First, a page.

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🎼 My Home, Sinking - Sleet Album

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🎼 My Home, Sinking - Sleet Album
Ambient, Neofolk, Latin
  • Performer:
    My Home, Sinking
  • Title:
    Sleet
  • Genre:
  • Style:
    Ambient, Neofolk, Latin
  • Release date:
    17 May 2015
  • Country:
    Italy
  • Size FLAC version
    2211 mb
  • Size MP3 version
    2453 mb
  • Size WMA version
    1427 mb
  • Rating:
    4.1
  • Votes:
    259
  • Record from:
    Cassette, EP, Limited Edition, Numbered

Tracklist

1Carnival
2Sleet
3Super Sad True Love Story
4Chains
5Cold Stars 04:52
6Sleet (rep.)
7Sheperd's
8Super Sad True Love Story Ends

Credits

  • CelloKatie English
  • CoverMarco Brunello
  • Design, Art DirectionGiacomo Vianello
  • DrumsGiovanni Natoli
  • FlutePiero Bittolo Bon
  • Guitar, Electric Organ, Clarinet, Duduk, Tape, Other [Vinyl], Written-By, Arranged By, ProducerEnrico Coniglio
  • Mastered ByIan Hawgood
  • VibraphonePeter Paul Gallo
  • Vocals, NoisesNatalia Drepina

Notes

“Sleet” is a pastoral fable with a resolutely vulnerable core – a ’60s folk narrative echoing through modern classical and ambient music. Enrico Coniglio evokes the cadenced ghosts of My Home, Sinking with the aid of Natalia Drepina, Katie English, Peter Gallo, Piero Bittolo Bon and Giovanni Natoli.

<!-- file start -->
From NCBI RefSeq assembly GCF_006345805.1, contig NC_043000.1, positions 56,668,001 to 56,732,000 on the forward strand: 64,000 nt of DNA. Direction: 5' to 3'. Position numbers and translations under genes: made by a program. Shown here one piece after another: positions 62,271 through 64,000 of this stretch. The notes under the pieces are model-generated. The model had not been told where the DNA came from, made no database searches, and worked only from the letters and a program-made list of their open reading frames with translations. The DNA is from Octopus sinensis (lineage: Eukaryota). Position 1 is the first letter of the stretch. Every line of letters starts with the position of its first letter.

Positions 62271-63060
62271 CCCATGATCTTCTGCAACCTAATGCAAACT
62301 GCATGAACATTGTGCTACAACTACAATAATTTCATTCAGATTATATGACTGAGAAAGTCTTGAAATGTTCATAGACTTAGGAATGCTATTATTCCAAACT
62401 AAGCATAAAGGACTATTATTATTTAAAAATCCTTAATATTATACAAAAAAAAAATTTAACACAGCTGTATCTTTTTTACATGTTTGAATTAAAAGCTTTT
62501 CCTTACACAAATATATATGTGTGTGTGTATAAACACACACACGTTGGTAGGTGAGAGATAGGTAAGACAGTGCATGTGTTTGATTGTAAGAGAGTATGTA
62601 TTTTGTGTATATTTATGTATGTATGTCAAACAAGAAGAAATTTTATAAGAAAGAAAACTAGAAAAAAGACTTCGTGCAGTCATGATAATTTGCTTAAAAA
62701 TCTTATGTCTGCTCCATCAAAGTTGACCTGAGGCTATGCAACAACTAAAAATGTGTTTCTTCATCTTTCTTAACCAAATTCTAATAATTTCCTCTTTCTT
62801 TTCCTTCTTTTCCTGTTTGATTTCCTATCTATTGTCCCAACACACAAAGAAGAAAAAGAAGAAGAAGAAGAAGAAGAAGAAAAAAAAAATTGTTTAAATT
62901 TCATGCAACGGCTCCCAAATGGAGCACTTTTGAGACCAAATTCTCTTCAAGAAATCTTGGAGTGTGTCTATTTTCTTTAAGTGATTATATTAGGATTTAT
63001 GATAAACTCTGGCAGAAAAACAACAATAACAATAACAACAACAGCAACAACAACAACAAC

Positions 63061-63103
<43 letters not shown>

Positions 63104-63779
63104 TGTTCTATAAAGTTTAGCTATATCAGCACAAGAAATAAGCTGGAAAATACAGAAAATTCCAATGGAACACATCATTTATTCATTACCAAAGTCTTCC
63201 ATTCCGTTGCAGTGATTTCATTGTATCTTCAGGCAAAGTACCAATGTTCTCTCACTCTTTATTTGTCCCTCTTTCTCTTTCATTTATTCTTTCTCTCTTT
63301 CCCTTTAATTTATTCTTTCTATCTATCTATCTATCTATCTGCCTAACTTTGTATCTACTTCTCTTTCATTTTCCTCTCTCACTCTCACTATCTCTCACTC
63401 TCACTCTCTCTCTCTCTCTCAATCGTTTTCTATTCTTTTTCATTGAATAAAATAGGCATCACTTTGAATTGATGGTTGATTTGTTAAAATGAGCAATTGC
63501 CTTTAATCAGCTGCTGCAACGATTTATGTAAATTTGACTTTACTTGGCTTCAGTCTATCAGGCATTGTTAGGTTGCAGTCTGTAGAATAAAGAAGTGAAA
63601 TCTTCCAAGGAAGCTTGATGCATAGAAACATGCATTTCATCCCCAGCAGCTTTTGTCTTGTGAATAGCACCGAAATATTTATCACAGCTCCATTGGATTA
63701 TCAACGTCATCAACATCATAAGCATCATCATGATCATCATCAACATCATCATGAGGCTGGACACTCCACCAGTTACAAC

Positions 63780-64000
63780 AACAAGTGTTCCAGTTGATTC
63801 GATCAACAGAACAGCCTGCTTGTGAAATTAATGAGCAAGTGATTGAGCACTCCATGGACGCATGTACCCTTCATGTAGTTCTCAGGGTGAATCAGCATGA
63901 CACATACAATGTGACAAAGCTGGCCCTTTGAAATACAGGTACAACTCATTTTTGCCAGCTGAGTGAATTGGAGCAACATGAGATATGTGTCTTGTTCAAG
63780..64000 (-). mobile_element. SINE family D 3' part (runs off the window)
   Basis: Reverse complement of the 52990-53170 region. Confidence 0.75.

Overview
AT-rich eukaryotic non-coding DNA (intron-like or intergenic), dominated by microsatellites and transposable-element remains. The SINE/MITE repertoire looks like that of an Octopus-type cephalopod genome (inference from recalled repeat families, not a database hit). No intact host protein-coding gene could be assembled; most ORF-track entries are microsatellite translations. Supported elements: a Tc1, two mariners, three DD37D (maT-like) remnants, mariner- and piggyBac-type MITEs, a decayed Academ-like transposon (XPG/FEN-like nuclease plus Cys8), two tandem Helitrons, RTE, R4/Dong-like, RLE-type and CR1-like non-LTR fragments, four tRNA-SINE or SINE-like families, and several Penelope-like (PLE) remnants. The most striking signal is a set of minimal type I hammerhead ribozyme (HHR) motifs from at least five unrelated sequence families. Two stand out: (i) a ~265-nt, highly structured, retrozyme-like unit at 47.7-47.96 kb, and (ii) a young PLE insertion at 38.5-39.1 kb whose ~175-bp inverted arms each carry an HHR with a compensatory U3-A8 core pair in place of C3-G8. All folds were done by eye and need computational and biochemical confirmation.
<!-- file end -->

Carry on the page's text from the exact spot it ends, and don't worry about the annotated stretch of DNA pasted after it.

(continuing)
The fading Morriconian memories of “Sleet” evolve through a languid structured homage to Italian songwriters, embellished by weaving flute, cello, vibraphone, duduk and drums, like a prayer for human tragedy to a deaf and distant cosmos. The story of a young virgin woman and a miraculous gift is reinterpreted amongst the cobwebs of fragmentary mellotron, orchestral samples, pads of noises and manipulated field recordings.

Lovingly reel-to-reel mastered by Ian Hawgood, the album unspools its vintage heart from an audio cassette presented in craft paper and letter-pressed cover designed by Giacomo Vianello and realized by Marco Brunello at Cartiera Clandestina.
[Charlie Sage, Fluid Audio]

Packaging by Cartiera Clandestina, Carpenedo - Venice, Italy

Edition of 66 copies.

Companies